In the late 80s, a young actor by the name of Kevin Costner was just starting to make a name for himself by starring in a number of major motion pictures, including “The Untouchables” (with Sean Connery and Robert De Niro), “Bull Durham” (with Susan Sarandon and Tim Robbins), and “Field of Dreams” (with James Earl Jones and Burt Lancaster). However, many people tend to forget about another film he made during this breakout period in his career, a little thriller called “No Way Out.” Sure, it might not have been as big a production as “The Untouchables,” which somewhat overshadowed it by being released just two months prior, but just like the historical crime drama, it too showed evidence that Costner was a talent that was going to go a long way.
Tom Farrell (Kevin Costner) is a Navy Commander who has been invited to a party by a friend of his, Scott Pritchard (Will Patton), in order to meet the Secretary of Defense, David Brice (Gene Hackman), about the possibility of a position at The Pentagon. The meeting doesn’t go very well, with Brice showing practically no interest in Farrell at all. However, the night is not a total loss for the Commander as he meets a woman, Susan Atwell (Sean Young), that he immediately takes a liking to. The two end up starting a relationship and falling in love. Farrell even ends up getting the job as Brice’s liaison after pulling off a heroic rescue on one of his missions. Everything seems to be going so well, that is, until he discovers that Susan just happens to be Brice’s mistress. She agrees to end her relationship with Brice, but when she tries to, he accidentally kills her. Brice and Pritchard try to cover up the murder, claiming that the murderer is actually a Russian spy, which leads to a series of events that slowly start to point towards Farrell as the killer. Will he be able to expose the real killer before he is caught, or is there truly no way out?
“No Way Out” is the kind of film that starts to worry you from just a few minutes in, at least those who have looked into what kind of film it claims to be. As it starts, we watch as Tom and Susan begin and carry on their relationship, but we see no sign of the action or thrills that the film has become known for. In fact, you’d be forgiven for thinking the film was a melodrama that had accidentally been mislabeled, especially with its seeming insistence on not getting a move on with the story.
Luckily, all of this changes at about the halfway point (better late than never, I suppose), when the Secretary of Defense accidentally murders his mistress out of sheer jealousy. Here is where the story actually begins, putting into motion the chain of events that set up an increasingly tense second half. Farrell and the audience know who actually killed Susan, but there’s seems to be no way to prove it, and what’s worse, Farrell has been seen with her in several places and has even left a photo negative of himself at her house (a negative that has to be restored through a time-consuming process). Nobody specifically knows he was the other man involved, but as clues begin to unravel (credit card payments, eyewitness accounts, job details, etc.), he slowly becomes cornered as the climax of the film plays out.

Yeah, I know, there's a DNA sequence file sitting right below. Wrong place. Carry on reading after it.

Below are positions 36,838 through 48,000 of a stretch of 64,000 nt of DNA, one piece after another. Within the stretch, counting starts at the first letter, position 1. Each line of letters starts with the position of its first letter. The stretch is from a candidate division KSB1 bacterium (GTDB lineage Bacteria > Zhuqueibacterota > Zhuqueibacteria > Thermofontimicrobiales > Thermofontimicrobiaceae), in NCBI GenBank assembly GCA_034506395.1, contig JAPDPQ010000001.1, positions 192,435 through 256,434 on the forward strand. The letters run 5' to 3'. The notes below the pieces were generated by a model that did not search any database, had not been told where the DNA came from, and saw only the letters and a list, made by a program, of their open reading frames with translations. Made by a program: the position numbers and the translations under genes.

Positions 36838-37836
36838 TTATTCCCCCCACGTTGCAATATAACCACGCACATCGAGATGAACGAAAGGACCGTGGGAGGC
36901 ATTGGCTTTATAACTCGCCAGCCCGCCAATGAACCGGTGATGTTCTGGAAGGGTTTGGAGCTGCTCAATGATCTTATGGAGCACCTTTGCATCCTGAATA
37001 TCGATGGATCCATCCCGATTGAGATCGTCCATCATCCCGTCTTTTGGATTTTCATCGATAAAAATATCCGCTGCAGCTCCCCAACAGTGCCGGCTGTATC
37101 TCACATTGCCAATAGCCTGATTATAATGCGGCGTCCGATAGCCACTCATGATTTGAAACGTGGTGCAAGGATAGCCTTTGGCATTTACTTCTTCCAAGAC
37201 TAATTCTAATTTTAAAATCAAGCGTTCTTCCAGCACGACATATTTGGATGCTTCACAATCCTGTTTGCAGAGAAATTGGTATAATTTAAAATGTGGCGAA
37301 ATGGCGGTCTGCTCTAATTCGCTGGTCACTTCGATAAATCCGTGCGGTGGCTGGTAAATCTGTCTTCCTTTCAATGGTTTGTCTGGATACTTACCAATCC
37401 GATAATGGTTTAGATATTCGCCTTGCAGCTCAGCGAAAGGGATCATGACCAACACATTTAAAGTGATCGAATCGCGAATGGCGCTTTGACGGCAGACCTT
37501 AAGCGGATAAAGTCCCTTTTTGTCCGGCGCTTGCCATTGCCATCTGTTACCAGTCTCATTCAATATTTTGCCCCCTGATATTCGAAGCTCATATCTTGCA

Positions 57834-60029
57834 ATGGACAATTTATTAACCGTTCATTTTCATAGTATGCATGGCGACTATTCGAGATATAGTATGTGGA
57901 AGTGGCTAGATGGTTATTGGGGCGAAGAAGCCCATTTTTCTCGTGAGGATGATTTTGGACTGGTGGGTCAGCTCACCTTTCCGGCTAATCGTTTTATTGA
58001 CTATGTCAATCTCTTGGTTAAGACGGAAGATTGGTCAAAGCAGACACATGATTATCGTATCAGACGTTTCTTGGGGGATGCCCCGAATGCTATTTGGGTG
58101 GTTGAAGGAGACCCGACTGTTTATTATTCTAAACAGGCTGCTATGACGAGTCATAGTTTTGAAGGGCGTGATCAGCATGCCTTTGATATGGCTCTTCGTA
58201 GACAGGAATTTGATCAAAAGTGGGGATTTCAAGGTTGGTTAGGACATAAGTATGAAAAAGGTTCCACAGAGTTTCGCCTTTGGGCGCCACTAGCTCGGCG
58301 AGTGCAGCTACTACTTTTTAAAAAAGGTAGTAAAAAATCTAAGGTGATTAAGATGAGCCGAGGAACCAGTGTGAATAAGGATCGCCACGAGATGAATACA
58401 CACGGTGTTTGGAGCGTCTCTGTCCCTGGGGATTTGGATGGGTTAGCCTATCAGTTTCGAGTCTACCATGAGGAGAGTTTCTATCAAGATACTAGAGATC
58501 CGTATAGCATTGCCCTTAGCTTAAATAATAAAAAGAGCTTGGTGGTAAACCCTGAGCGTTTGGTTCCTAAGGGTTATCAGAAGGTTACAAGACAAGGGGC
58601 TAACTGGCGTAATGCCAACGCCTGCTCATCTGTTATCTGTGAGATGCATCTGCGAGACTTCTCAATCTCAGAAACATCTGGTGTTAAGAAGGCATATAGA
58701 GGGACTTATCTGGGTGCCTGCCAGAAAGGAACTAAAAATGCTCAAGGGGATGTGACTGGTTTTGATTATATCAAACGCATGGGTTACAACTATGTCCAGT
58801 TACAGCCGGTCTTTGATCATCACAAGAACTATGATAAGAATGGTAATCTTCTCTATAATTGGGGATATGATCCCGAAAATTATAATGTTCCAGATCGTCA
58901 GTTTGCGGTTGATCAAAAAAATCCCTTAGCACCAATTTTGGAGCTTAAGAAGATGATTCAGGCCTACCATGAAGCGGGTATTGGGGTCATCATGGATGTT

Taking place within The Pentagon, the climax has Farrell racing to find proof of Brice’s involvement, while trying to avoid his own capture. What we have here is a long strand of unbroken tension that plays out beautifully, keeping the audience glued to the screen, and making us wonder which, if any, of Farrell’s plays will be his last. Shot skillfully by Oscar winner John Alcott (most known for his exquisite work with Stanley Kubrick) and deftly directed by Roger Donaldson (“The Bounty,” “Thirteen Days”), this portion of the film grabs you from the start and doesn’t let up until it’s over, making time feel as though it’s flown by, which is the mark of any well-done thriller.
So what we end up with is a film that needed to get started a lot sooner than it does (no film should take half its runtime to finally get the story moving), but when it finally does, it proves that the wait has most definitely been worth it. It balances out to a pretty good thriller with some fine performances, particularly from Costner and Hackman (just ignore the silly and pointless tacked-on twist ending). It may not have been Costner’s most memorable film from the period, but if you’re a fan of thrillers with palpable tension, then this is one that you’ll most certainly want to go back and check out.
“No Way Out” comes to Blu-ray in a 1.85:1, 1080p High Definition transfer of mostly decent quality. There is a fair amount of grain visible in the picture, but it’s nothing too bothersome, and certainly not enough to impede your viewing of the film. The 5.1 DTS-HD Master Audio is outstanding, giving you all of the dialogue and Maurice Jarre’s score in exceptional quality. Overall, the film appears to have been restored to the best possible quality by Shout! Factory, who always do the best job they can with the available materials. With the film being nearly 30 years old, it’s incredible that they’ve managed to make it look and sound this good, leaving one mostly impressed with the treatment that the film’s been given.
Commentary with Director Roger Donaldson: An informative track that has the director sharing several interesting tidbits about the making of the film.
“No Way Out” may take about half its runtime to finally get the story moving, but when it does, the audience is treated to a grand thriller that keeps you on the edge of your seat. It’s fast-paced, incredibly tense, and marked Kevin Costner as one of the must-watch, up-and-coming stars of the screen. It’s the kind of thriller that we just don’t see very much of anymore, which is a shame, because this is the kind of film that could teach modern filmmakers a thing or two about the genre.
Now available on Blu-ray.
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